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Japan had around 20,000 suicides in the early 1990s, but the annual number of suicides increased abruptly to over 30,000 in 1998. Devising and implementing suicide prevention measures to reduce the number of suicides has become a societal issue that Japan should promptly address. Over the past few years, suicides in Japan have decreased, but the suicide rate in Japan remains high in comparison to the rest of the world. We believe that clearly identifying factors and issues related to suicide and implementing specific preventive measures to address those factors are crucial to preventing suicide. The current study examines the relationship between suicide and financial issues over a prolonged period. Specifically, it examines the annual suicide rate (per 100,000 populations) during 1980–2013 and the spring wage increase (%) at major companies in Japan during the same period. This study examines suicide rate and spring wage increase statistics in detail.
We found the spring wage increase may be related to the overall (both-gender) suicide rate. Closer examination suggested that the spring wage increase is related to the suicide rate among males but not among females.
Financial hardships and financial difficulties can lead to mental exhaustion and stress. A key measure to preventing suicide due to financial reasons is providing mental health support to individuals facing financial problems. Suicide prevention measures should be coordinated by relevant bodies and the community. Such efforts in Japan and elsewhere around the world should be based on statistical analysis of the factors involved in suicide.
Suicide, Spring Wage Increase, Relationship
A recent report by the National Police Agency (Cabinet Office, 2015) indicated that Japan had around 21,000 to 24,000 annual suicides in the years 1990â€“1997, but that this figure abruptly increased to 32,863 in 1998. From 1998 to 2011, Japan continued to have 30,000 or more annual suicides, though this figure dropped to below 30,000 from 2012 onward. Over the past few years, the suicide rate in Japan has decreased, but Japan still has one of the worldâ€™s highest overall suicide rates and high suicide rates among both men and women (Cabinet Office, 2015). The context for the abrupt increase in suicides in Japan in 1998 was an increase in suicides among middle-aged males due to economic and life problems (Inoue et al., 2011; Ono, 2006). We previously reported that unemployment (Inoue et al., 2006), stock prices (Inoue, Fukunaga & Okazaki, 2012b), poverty rates (Inoue et al., in press), the average disposable income per household (Inoue et al., 2014), and the number of new housing starts (Inoue, Fukunaga,, Fujita & Okazaki, 2012a) are financial and lifestyle factors related or correlated to suicide in Japan. One study (Motohashi, Jung-Choi, Jun & Kawachi, 1991) described a period when the overall suicide rate in Japan was closely related to the unemployment rate and the labor force and a period when the divorce rate and tertiary industry had a major impact on the suicide rate. In another study, suicide mortality among males showed a positive association with working away from home (Otsu, Araki, Sakai, Yokoyama & Voorhees, 2004).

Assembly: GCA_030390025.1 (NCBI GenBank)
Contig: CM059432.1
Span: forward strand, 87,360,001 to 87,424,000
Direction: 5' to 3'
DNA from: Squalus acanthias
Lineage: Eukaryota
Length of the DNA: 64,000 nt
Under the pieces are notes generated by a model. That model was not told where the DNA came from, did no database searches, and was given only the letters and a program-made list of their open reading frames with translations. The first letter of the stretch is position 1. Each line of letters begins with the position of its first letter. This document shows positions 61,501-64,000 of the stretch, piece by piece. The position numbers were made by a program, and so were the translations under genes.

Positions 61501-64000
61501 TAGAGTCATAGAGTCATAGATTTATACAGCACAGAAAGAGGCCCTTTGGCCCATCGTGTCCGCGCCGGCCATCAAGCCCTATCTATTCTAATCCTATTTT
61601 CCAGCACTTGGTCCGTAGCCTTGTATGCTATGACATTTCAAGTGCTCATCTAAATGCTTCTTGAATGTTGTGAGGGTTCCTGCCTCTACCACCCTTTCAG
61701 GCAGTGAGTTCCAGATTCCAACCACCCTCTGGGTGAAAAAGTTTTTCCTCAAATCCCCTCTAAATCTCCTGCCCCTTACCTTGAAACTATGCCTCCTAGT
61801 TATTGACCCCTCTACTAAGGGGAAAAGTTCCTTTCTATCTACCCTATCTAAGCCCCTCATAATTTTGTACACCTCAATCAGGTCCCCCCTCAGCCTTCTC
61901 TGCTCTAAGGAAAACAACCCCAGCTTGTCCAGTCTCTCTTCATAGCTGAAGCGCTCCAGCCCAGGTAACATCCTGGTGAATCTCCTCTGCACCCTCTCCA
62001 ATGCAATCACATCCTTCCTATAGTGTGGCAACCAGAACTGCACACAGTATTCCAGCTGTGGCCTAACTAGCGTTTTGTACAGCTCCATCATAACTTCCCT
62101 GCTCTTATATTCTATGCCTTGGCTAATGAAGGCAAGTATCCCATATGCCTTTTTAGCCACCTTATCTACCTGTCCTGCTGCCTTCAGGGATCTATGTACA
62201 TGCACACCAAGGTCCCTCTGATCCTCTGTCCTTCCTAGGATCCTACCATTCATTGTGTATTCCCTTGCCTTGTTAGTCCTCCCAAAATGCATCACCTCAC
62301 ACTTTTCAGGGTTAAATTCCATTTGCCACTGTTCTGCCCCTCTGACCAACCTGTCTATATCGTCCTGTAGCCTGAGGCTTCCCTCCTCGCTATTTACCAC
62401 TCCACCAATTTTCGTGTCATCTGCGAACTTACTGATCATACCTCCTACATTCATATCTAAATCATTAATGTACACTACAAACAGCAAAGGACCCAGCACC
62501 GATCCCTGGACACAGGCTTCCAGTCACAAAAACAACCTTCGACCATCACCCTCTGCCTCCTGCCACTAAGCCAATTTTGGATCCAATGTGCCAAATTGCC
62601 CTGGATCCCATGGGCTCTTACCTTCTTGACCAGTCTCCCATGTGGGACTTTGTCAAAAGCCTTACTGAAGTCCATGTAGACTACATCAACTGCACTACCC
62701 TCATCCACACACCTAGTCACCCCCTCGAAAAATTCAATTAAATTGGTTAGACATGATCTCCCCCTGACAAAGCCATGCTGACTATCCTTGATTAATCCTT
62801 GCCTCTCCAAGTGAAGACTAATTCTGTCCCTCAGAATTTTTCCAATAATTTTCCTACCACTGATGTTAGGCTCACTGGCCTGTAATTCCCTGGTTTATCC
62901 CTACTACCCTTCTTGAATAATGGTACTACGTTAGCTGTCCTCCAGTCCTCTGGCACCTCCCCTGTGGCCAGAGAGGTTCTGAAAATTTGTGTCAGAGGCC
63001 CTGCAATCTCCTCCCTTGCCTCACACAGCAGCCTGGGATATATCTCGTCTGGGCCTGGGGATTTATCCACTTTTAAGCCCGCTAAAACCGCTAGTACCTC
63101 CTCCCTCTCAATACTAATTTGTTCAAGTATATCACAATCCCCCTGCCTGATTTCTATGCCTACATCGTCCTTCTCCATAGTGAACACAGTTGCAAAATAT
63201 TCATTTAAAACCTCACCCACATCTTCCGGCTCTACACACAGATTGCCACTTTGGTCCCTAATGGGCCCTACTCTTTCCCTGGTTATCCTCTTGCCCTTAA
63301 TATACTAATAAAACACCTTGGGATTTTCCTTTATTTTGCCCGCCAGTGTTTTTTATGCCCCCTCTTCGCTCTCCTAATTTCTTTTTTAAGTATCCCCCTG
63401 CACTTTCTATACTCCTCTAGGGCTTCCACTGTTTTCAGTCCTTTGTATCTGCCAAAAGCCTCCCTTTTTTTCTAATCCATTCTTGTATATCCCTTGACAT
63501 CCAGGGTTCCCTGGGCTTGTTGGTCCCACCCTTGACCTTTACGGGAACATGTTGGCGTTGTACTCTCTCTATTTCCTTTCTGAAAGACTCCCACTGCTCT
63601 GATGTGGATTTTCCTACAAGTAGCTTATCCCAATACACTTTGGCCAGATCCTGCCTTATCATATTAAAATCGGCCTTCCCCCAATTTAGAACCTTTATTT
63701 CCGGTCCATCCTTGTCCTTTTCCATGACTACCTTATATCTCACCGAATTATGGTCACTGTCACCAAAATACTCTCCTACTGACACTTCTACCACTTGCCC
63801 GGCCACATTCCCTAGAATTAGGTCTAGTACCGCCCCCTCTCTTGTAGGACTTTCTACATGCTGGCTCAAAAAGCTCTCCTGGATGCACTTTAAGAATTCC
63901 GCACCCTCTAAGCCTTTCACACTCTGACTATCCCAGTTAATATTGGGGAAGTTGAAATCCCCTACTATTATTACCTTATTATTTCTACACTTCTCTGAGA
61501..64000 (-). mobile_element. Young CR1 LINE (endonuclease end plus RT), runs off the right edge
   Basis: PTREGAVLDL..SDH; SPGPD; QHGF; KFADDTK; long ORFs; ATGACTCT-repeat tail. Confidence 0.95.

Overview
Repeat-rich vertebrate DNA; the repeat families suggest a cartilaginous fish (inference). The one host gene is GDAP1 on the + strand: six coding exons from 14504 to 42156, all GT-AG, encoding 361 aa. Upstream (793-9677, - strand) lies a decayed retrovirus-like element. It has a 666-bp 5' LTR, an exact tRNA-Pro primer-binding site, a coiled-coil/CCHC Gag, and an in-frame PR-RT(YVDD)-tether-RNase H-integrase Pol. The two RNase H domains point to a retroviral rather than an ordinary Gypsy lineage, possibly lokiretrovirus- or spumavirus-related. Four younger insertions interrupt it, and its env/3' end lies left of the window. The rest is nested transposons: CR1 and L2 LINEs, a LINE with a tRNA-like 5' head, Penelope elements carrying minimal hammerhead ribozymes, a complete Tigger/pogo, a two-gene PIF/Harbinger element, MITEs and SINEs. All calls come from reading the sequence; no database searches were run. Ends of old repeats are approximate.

Foreign studies have described financial and lifestyle factors related to suicide trends (Kim, Jung-Choi, Jun & Kawachi, 2010; Inoue et al., 2010; Masedo-Gutierrez & Moreno-Kustner, 2015; Fountoulakis et al., 2015; Saurina Marzo & Saez, 2015; Stuckler et al., 2009). In South Korea, significantly higher suicide rate were related to a lower level of education and residence in rural and economically depressed areas (Kim et al., 2010). One study from South Korea found that the suicide rate there was related to the unemployment rate, but that increased rates of mining and industrial production and increased rates of money supply were not related to the suicide rate (Inoue et al., 2010). In a recent study, Masedo-Gutierrez and Moreno-Kustner (Masedo-Gutierrez & Moreno-Kustner, 2015) suggested that unemployment rates and suicide rates are too general as parameters. Another recent study (Fountoulakis et al., 2015) in Thessaloniki of Greece reported that suicide attempts were inversely correlated with unemployment and that completed suicides were correlated with unemployment. However, in a study of Catalonia of Spain, Saurina et al (Saurina, Marzo & Saez, 2015) found no clear relationship between higher suicide rates and an increase in unemployment. Stuckler et al. (Stuckler et al., 2009) reported that every US$10 per person increased investment in active labor market programs decreased the effect of unemployment on suicides by 0.038%.